An old adage: “You are not who you think you are. You are who you think other people think you are.”
Who do we want to be? As Christians, what is our goal? How do we want others to view us? Chuck Swindoll used to say (and I quote loosely from an impaired memory), “If you really knew me, you would not listen to me. But don’t worry. If I really knew you, I would not let you in this church.”
Who are we really? No, really?
Martin Luther once made a controversial statement: “Be a sinner. Sin boldly.” I love Luther. He did not hold his hair back when vomiting. He let the vomit shine for all to see. Luther was keenly aware of his sin, and of grace. Luther’s comment was meant to provocatively communicate something much deeper. “Sin boldly . . .” the statement begins; it continues, “. . . but believe more boldly.” Luther did not care much for self-righteousness. He did not like masks. He did not like trying to impress people. He was continually attempting to make those who were satisfied with their own works recognize their own utter depravity. “Look in the mirror,” he might have said. “You are a wretch. Let your wretchedness be seen. If you clean yourself up, you may fool yourself into thinking that you don’t need grace.” What a terrible place to be: Self-fooled and graceless.
It was not so much the case that Luther wanted people to sin with a sense of comfort; he preferred they recognized their sin and its presence in their own life. When we sin and play cover-up, grace becomes invisible. Yes, it is there, but when we are so quick to clean ourselves up, we cannot see grace. We have to live with such a recognition of our brokenness that we are continually kneeling at the foot of the Cross in utter dependence on him. We never deserve anything.
But others need to see this mess. Quit cleaning yourself up. Let the vomit dry.
There was a scene in a recent episode of Breaking Bad (yes, I do watch this show). The main character, who is dying of cancer, broke down crying in front of his son. His son watched as his dad fell apart. The next morning, dad came in to have a father-son talk. He apologized and told his son that he did not want him to remember him the way he was last night. He wanted him to remember a strong father figure who kept it together. The father had vomit in his hair and he wanted to clean it up in an attempt to erase its memory and smell. However, his son responded, “No. I want to remember you exactly the way you were last night. It was the first time you were real.” Who are we? We are controlled by others’ perception of us, a fact which frequently motivates us to clean up too quickly. In the process no one is helped. All of us need to see the vomit. All of us. Please. I want to see your vomit.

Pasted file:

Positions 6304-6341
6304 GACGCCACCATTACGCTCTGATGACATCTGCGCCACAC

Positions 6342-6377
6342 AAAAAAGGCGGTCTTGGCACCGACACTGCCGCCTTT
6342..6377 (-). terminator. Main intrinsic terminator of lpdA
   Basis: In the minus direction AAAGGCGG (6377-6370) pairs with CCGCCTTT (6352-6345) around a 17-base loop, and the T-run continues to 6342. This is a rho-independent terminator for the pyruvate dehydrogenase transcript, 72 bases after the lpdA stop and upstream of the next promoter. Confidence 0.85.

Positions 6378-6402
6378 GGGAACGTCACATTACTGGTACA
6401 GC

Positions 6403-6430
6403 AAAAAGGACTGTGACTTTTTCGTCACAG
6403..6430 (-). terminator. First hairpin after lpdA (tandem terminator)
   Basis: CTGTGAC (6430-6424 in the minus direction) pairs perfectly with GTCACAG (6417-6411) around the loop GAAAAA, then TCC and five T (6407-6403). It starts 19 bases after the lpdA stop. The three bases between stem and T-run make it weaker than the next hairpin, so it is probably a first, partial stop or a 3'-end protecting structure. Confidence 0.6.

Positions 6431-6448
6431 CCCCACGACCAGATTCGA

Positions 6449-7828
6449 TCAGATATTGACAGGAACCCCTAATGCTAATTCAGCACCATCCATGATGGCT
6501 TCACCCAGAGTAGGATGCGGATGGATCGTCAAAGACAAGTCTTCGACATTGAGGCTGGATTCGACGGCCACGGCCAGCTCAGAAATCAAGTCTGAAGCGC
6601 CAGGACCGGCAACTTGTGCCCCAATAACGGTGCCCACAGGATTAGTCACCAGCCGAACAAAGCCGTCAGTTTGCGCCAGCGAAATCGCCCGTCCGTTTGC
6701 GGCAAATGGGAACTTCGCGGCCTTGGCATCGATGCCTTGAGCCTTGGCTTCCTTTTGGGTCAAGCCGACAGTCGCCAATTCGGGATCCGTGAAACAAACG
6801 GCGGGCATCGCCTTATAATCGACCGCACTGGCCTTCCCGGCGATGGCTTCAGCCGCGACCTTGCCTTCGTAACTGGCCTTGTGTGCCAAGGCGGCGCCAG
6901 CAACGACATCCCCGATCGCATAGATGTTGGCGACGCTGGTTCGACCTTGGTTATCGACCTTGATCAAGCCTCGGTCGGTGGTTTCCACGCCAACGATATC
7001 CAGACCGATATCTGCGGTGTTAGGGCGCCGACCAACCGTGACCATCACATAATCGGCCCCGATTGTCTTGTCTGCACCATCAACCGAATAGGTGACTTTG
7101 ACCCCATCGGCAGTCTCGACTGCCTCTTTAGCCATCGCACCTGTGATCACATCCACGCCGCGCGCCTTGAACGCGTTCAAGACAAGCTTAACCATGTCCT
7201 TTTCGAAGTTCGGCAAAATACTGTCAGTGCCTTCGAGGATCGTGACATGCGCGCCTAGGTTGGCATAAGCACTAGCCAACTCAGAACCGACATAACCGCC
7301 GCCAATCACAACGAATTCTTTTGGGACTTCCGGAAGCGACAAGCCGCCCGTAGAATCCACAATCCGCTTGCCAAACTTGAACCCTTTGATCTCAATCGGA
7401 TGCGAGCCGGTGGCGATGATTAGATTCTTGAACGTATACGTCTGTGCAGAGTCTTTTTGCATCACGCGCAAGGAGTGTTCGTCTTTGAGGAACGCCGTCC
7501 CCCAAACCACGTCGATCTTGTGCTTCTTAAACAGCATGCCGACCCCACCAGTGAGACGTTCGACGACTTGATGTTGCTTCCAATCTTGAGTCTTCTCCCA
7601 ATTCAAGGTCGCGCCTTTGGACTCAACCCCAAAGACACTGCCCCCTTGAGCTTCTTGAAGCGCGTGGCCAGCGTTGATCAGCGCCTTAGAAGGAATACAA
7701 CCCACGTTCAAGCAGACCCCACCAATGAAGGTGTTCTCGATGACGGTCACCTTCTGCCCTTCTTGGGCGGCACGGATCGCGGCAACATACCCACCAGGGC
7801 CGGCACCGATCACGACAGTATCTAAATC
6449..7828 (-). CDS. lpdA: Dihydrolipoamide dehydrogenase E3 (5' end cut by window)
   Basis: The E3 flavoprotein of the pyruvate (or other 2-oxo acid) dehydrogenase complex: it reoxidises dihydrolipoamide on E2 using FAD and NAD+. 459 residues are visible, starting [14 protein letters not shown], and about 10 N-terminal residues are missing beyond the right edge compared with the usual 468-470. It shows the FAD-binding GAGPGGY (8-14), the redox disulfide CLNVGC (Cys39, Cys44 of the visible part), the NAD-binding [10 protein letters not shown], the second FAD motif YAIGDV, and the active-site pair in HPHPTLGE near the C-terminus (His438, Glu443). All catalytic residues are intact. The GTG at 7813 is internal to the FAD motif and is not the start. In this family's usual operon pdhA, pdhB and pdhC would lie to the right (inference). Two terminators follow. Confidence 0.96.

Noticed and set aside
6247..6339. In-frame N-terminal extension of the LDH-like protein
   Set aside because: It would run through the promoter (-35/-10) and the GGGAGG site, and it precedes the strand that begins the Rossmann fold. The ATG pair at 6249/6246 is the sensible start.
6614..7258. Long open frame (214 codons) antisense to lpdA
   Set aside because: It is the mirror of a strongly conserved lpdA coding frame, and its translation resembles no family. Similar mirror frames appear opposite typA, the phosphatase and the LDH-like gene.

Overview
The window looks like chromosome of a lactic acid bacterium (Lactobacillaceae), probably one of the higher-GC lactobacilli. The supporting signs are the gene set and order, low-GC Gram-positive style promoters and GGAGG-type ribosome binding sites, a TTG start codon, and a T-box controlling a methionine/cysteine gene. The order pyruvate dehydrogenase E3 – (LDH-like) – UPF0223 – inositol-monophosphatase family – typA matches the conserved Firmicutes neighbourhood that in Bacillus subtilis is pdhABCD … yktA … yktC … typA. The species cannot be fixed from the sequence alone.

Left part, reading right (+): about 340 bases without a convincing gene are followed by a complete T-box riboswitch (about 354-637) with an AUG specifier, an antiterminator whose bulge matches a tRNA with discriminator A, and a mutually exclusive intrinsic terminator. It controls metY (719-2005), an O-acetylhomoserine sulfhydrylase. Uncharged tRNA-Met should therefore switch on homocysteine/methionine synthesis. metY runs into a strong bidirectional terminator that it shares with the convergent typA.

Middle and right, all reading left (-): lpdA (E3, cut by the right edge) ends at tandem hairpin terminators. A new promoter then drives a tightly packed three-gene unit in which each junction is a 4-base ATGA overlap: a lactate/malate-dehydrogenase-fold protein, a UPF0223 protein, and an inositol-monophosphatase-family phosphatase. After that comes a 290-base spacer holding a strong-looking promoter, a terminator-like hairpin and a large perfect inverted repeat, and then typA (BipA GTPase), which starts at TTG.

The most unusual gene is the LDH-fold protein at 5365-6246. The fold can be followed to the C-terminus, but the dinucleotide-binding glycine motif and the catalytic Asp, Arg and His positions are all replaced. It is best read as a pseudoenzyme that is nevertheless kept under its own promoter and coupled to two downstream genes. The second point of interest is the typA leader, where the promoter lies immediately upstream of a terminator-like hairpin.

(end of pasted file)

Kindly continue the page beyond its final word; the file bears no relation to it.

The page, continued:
I am glad Paul did not hold his hair back in Romans 7. I am glad Abraham’s fumble – handing his wife off to another man out of fear – is recorded. I am glad Moses’ clothes are soiled with filth. And Peter…God bless Peter. His failures created such a stench of repulsive odor, similar to that which I smell on my breath each and every day. As a result, I have hope. If all the biblical characters were clean, well-shaved, and manicured, I would feel isolated and alone.
Yes, shampoo will cover it up. Yes, mouthwash will help. Change your clothes. spray your cologne, apply your deodorant and cover up. Remake your image. Fear what others would say if they really knew. But when we hold our hair back when we vomit, are we following in the footsteps of those who have gone before us? Is it biblical? From what I can see, the Scriptures go out of their way to reveal the brokenness – the vomit – of its greatest heroes. Why do we go out of our way to cover up our vomit?
Why do we hold our hair back when we vomit?